Published: Wed, February 06, 2019
Medicine | By Brett Sutton

Women's brains appear three years younger than men's

Women's brains appear three years younger than men's

"Brain metabolism might help us understand some of the differences we see between men and women as they age".

People tested in the study ranged from 20 to 82 - and the relative youth of women's brains was seen in the young ones too. The researchers found that if you compared a male and female brain of the same chronological age, the female brain will appear to be about three years younger, they say in a press release.

With their new study, the scientists tried to gauge the "metabolic age" of people's brains, focusing on a process that uses glucose sugar to sustain brain development as people grow from children to adults.

Scientists have just found a new distinction between the brains of the two sexes: age-related changes to the brain occur more slowly in women than in men.

"The brain really relies on glucose and oxygen to meet its metabolic needs, and it's a very large consumer of those resources", Goyal said.

In the next stage of their research, the team will be trying to determine if cognitive problems occur less frequently in people with brains that seem younger.


As adulthood progresses, less and less glucose is pumped through people's brains and by the time we're 60, only a tiny amount makes its way through our minds. Then, the researchers entered women's brain metabolism data into the algorithm and directed the program to calculate each woman's brain age from its metabolism.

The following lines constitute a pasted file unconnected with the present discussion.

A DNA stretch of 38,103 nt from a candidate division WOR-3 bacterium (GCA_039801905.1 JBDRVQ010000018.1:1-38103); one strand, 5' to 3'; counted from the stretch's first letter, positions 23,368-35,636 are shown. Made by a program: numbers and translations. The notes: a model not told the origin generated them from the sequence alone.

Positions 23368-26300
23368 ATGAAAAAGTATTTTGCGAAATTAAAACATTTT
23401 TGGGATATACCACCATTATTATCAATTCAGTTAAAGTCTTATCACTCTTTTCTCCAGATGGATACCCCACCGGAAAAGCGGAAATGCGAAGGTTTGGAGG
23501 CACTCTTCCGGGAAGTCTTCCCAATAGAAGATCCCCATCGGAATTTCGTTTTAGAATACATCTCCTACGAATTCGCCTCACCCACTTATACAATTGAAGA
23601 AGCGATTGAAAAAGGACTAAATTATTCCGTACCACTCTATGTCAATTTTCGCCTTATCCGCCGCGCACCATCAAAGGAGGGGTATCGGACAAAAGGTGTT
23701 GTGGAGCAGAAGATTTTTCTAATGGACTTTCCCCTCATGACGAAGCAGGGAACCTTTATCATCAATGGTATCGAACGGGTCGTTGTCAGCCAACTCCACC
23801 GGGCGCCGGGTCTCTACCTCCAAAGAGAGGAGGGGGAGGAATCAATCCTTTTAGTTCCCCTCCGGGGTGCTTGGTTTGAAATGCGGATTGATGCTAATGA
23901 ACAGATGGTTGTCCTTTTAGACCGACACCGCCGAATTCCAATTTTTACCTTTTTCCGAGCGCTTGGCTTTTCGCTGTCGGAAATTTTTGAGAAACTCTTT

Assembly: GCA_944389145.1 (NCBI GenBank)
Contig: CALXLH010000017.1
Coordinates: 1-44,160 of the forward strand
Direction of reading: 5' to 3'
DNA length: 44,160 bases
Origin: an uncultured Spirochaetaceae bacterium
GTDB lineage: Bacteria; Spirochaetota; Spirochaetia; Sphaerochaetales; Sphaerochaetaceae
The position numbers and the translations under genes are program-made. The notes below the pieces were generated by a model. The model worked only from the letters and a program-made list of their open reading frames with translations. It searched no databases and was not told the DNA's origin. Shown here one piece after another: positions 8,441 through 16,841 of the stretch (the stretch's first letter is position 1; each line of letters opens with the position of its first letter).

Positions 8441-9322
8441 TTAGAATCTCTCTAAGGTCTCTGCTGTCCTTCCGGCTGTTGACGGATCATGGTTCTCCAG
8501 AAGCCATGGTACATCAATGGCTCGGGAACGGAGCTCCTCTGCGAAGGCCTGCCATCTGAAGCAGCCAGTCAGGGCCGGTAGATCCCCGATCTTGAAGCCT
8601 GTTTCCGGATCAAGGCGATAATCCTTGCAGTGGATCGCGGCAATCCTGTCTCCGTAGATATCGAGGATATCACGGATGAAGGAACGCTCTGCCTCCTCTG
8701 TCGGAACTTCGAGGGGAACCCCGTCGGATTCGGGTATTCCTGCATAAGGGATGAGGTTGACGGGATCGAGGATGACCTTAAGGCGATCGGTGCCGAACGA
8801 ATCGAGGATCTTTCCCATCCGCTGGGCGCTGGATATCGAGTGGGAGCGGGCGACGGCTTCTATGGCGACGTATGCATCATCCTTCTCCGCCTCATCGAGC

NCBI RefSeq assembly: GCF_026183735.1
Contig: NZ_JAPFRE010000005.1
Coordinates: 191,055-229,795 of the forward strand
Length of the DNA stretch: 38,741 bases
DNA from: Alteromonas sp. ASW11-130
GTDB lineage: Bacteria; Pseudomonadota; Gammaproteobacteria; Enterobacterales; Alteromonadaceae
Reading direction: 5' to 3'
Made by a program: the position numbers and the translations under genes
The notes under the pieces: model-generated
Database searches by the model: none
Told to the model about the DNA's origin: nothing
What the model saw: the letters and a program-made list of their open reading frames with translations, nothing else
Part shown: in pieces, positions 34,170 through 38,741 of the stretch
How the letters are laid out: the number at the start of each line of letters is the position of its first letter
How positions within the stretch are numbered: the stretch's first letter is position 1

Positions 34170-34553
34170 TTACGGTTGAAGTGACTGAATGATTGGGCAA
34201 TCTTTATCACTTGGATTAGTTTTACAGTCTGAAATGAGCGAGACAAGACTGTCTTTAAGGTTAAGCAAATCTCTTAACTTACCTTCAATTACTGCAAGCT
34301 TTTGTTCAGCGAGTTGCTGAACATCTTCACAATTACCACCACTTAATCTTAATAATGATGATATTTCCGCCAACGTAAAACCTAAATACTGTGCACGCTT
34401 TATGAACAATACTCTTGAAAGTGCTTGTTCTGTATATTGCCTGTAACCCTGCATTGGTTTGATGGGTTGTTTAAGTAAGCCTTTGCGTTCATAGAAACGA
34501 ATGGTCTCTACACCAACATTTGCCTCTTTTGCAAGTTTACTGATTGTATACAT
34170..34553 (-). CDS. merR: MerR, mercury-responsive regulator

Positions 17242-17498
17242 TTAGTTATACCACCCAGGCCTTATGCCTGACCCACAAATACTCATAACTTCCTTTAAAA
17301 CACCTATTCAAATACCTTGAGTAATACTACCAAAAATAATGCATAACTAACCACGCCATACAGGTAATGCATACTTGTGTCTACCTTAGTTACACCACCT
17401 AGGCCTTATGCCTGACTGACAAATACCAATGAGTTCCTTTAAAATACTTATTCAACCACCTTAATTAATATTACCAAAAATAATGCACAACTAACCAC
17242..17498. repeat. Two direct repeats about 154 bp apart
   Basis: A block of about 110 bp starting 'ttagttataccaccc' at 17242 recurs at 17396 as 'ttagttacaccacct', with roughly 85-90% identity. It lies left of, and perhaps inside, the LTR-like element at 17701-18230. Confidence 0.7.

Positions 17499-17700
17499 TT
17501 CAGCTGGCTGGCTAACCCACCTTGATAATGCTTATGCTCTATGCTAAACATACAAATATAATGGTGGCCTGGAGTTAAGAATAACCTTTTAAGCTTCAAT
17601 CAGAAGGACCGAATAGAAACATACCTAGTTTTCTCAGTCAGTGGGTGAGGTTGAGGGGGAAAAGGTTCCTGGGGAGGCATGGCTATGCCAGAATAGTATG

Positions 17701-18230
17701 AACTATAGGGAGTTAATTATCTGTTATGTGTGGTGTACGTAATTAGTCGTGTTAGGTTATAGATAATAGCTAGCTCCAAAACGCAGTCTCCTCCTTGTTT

The researchers also performed the analysis in reverse: They trained the algorithm on women's data and applied it to men's. Doing it this way, the algorithm reported that the men's brains were about 2.4 years older than their actual chronological ages.

It "could mean that the reason women don't experience as much cognitive decline in later years is because their brains are effectively younger", said Goyal.

Women tend to have more youthful brains than their male counterparts - at least when it comes to metabolism.

Goyal said that while the differences between the brain age of men and women was "significant", it was "nowhere near as big a difference as some sex differences, such as height".

More studies are now needed to better understand this brain-age difference and whether it affects the risk of age-related brain disease, such a Alzheimer's.

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